🏙️ This map of the Lancashire Hundreds will put joy in the hearts of all our Mill-reading Salfordians. It shows how a sizeable chunk of Greater Manchester was just part of Salford. It’s got people talking about their Lancastrian identity, and the “quirk of history” that led to Salford, the bigger city, becoming second fiddle to Manchester. It reminded us of a piece we published last summer, about the campaign to make Bolton (once part of the Salford Hundred of Lancashire) part of Lancashire again: 'I'm from Lancashire, not Greater Manchester': An old question of identity rears its head again
Home of the week
In Shaw, this three-bedroom period home has plenty of original features like a fireplace and a Victorian doorbell, and more quirky modern ones, like a treehouse-style bedroom and a jazzy stair runner. It’s on the market for £275,000.
Our favourite reads
Manchester’s Town Hall, “a building that evoked the splendour of the mediaeval Flemish cities that held sway in a former golden age of cloth”, was what inspired the legendary architect Norman Foster to start designing buildings. Now, with the government relaxing the rules on local councils selling off their assets, these beautiful buildings, our “once grand symbols of civic identity”, are being abandoned. The FT’s chief architecture critic Edwin Heathcote argues that “the legacy of these sell-offs is a diminished public sphere that fails to show care for its citizens or its cityscapes.” Given its very expensive renovation, hopefully the Town Hall is safe for now…
Jake Humphrey: “I would not have succeeded in TV without failure” — The New Statesman
MMU professor Damian Hughes and former sports presenter Jake Humphrey get the New Statesman treatment in this very funny feature about the High Performance Podcast, a self-help podcast “whereby enormously successful people talk about their weaknesses”. The podcast is said to attract four million listeners, including some very “intense teenagers” and Labour leader Sir Keir Starmer, but it is relentlessly mocked online for the hosts’ “slightly Partridge” turns of phrase. The hosts haven’t always taken the criticism in good graces, either. Hughes was once “so wounded by trolls that he tracked a few down and wrote to their personal email addresses to confront them, as one might do in 2010; one turned out to be a teacher.”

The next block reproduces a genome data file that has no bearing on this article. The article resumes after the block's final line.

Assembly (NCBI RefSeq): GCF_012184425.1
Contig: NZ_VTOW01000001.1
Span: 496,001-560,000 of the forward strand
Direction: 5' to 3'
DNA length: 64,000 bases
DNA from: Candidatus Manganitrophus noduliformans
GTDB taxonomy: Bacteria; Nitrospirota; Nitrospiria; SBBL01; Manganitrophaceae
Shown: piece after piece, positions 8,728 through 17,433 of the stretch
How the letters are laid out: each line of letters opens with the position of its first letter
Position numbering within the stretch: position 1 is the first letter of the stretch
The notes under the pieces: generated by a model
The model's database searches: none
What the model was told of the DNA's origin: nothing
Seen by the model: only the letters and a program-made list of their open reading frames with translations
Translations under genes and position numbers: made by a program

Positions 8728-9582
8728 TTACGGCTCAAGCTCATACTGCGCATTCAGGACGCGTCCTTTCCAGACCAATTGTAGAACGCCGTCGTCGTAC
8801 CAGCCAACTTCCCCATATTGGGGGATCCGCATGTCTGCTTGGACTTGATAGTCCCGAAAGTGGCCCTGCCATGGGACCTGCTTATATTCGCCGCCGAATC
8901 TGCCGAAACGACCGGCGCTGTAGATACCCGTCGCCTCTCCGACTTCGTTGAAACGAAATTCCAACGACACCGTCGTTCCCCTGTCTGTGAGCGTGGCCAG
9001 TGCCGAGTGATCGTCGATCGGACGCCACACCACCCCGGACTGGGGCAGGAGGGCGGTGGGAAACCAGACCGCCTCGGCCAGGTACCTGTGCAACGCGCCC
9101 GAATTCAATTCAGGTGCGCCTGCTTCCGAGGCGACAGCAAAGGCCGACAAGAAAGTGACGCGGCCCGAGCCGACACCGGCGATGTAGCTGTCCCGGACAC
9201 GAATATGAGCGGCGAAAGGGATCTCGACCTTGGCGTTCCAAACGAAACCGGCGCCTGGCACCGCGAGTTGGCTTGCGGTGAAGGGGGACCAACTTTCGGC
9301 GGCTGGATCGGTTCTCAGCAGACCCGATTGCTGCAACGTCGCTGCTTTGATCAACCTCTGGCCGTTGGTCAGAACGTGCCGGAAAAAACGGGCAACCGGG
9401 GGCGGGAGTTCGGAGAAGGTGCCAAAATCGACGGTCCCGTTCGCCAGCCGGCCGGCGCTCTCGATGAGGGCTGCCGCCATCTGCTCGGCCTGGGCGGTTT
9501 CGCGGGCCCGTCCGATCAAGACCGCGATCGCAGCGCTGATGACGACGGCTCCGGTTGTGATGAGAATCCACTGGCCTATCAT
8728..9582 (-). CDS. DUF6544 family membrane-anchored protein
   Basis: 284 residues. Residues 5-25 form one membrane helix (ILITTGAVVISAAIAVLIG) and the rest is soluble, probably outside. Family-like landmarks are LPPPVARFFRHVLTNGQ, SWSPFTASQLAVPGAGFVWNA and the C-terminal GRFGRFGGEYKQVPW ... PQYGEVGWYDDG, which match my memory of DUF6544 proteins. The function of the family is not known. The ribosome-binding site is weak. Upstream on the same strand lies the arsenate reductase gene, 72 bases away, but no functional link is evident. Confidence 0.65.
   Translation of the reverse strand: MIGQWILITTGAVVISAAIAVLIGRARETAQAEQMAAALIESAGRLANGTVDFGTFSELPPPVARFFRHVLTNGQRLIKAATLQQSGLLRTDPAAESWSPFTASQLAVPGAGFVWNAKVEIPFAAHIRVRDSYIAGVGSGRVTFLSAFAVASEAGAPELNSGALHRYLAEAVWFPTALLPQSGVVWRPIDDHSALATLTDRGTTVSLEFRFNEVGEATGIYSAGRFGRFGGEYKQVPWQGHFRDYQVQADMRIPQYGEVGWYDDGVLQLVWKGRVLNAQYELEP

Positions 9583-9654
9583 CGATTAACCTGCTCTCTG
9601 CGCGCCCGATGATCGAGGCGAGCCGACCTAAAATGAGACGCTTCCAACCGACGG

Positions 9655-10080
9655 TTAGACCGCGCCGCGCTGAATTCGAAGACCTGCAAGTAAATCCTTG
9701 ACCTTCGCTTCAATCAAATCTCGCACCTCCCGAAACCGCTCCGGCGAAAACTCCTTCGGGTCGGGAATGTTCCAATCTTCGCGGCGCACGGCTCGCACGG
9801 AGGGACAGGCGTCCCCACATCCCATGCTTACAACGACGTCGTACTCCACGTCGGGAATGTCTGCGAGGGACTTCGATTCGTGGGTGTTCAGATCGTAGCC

Welcome to the Club — The Life and Lessons of a Black Woman DJ — Resident Advisor
DJ Paulette, the much-loved Mancunian DJ, reflects on discrimination in the music industry in this powerful extract from her self-titled memoir, which looks back to the start of her career in the Hacienda and her ongoing battle to get recognition for her talent. “This summer I was approached by a woman whose boyfriend (the promoter) had booked me for their party in Manchester. She was shocked and intrigued to hear me play because in the years of their running that party they had never booked a female DJ.”
Our to do list
✏️ Tucked away above a punk music venue, Studio Bee is a hidden gem in the Northern Quarter: a laidback artist’s studio that puts on life drawing sessions every week. Tickets include a glass of wine and tapas.
🍕 The weekly jam night at Band on the Wall is a chance for amateur musicians to practise performing. This week, you can expect to hear soul, jazz, motown and R&B. Plus, there’s free pizza when you buy a pint. Find out more here.
📚 In Freya North’s new novel, The Unfinished Business of Eadie Browne, the titular character is a fish out of water, an odd child who grew up next to a cemetery and decamps to Manchester to throw herself into rave culture. One Love by Matt Cain follows a similar theme: a teenager named Danny arrives at Manchester University determined not to hide his sexuality anymore, and inevitably finds himself dancing on Canal Street. Both authors will be discussing the novels at Waterstones on Deansgate from 6.30pm, get tickets here.
😆 Urooj Ashfaq won the Best Newcomer award at the Edinburgh Fringe Festival last year for her brazen performance where she read from her pre-teen diary, talked about constantly crying and her addiction to therapy. She’s performing at the Frog and Bucket from 8pm, tickets here.
🍺 If there’s one thing that will evaporate your guilt for failing Dry January, it’s getting sloshed for a good cause. That’s where the Bent and Bongs Beer Bash steps in, an annual beer festival over in Atherton that donates 100% of its proceeds to local charities. More here.
🎧 We usually wouldn’t advocate for a night out in a sweaty Northern Quarter record shop on a weekday, but Eastern Bloc is one of the best nights we’ve had in a while, so why not. House/electro DJ Dig This will be playing until late, get tickets here.